|Spain reports first MERS case|
(from Google Maps)
The victim is a female who recently returned from the Hajj in Saudi Arabia. She is in stable condition in a hospital in Madrid, according to this article from the Center for Disease Control and Prevention (CIDRAP).
The woman began to exhibit symptoms before she left Saudi Arabia and was admitted to a hospital after returning to Spain. Verification of the MERS virus was performed by the Spanish National Microbiology Center.
Dr. Anthony Mounts of the World Health Organization stated that contacts of the woman, including possible fellow passengers on air flights, would be tracked for the illness.
Earlier this week the WHO spokesmen had expressed confidence that Hajj had not acted as a 'transmission event' which might have spread the virus to global pandemic levels. He now admits the threat still exists, remarking that, "I think it does give us pause,..I think it means that we really do have to wait a little while longer before we're sure we're out of danger."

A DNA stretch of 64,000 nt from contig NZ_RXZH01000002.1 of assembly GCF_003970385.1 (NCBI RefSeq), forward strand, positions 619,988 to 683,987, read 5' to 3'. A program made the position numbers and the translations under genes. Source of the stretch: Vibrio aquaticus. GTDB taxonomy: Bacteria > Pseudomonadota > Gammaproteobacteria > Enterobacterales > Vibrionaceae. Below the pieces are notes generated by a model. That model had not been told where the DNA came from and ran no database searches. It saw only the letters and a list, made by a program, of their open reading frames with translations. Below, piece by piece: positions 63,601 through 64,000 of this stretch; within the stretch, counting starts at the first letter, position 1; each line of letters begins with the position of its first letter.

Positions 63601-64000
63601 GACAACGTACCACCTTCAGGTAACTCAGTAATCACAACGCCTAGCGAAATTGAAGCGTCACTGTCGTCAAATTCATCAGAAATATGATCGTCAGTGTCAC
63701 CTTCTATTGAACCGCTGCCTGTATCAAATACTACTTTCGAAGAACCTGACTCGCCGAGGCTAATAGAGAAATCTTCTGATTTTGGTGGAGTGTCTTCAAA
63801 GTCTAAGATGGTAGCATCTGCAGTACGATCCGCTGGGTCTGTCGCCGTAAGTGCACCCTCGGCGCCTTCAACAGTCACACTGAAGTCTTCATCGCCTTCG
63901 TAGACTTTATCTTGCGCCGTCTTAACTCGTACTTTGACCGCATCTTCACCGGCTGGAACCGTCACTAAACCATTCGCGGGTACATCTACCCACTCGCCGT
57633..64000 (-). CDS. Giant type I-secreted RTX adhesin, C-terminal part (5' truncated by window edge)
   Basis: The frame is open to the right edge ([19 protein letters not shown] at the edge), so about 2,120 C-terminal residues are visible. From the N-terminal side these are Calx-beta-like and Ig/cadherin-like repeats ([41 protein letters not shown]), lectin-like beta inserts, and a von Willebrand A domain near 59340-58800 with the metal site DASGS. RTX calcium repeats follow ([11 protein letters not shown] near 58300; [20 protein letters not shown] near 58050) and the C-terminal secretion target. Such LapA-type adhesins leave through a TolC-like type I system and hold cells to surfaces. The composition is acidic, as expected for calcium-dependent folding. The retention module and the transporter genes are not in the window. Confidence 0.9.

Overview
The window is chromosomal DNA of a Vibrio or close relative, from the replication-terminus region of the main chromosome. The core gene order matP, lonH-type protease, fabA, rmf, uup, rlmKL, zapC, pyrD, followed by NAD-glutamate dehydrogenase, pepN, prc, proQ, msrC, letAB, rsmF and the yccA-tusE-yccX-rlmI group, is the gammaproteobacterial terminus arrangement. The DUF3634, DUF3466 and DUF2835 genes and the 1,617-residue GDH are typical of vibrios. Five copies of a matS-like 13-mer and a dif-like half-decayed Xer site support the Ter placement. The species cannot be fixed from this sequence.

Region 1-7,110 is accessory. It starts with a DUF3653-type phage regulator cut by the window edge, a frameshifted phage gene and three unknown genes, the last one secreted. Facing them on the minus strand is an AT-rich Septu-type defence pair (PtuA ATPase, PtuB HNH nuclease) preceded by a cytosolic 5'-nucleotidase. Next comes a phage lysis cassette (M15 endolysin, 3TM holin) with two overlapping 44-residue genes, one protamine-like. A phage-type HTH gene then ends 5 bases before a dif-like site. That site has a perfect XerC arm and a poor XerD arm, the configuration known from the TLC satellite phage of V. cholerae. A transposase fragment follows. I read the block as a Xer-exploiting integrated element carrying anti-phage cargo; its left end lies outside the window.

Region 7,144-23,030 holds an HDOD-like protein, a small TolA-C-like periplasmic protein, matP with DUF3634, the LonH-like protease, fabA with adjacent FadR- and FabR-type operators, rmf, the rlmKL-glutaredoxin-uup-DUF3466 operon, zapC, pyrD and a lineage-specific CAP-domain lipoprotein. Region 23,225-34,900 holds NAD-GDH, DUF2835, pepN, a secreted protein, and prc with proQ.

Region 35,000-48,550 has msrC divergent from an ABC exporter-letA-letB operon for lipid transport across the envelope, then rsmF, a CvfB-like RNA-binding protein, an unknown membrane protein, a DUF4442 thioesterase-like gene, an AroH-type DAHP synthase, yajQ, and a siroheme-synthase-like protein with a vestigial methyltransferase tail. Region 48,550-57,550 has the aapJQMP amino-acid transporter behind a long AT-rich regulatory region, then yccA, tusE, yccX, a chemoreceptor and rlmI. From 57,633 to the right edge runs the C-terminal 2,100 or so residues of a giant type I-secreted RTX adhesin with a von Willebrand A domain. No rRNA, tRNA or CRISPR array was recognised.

Spain is the tenth country to have confirmed the virus and makes 151 cases so far, including 64 deaths. It is the fifth European country to report MERS infections, the others occurring in UK, Germany, France and Italy. Other outbreaks have occurred in Tunisia and on the Arabian Peninsula in the countries of Saudi Arabia, Oman, Qatar, UAE and Jordan.
This is the second report today of the MERS virus appearing among recent travelers to Saudi Arabia and occurring in countries where the virus had not been previously reported.
Earlier, local media reported 'at least five' unconfirmed cases of MERS in the country of Azerbaijan. All are recent visitors to Saudi Arabia for the annual Hajj. (See 'Azerbaijan Reports Possible MERS Outbreak Among Returning Hajj Pilgrims', Nov. 6, 2013)
So far, The World Health Organization has confirmed 150 cases of MERS in eight countries with 64 fatalities. These totals do not reflect today's disturbing news from Azerbaijan or Spain.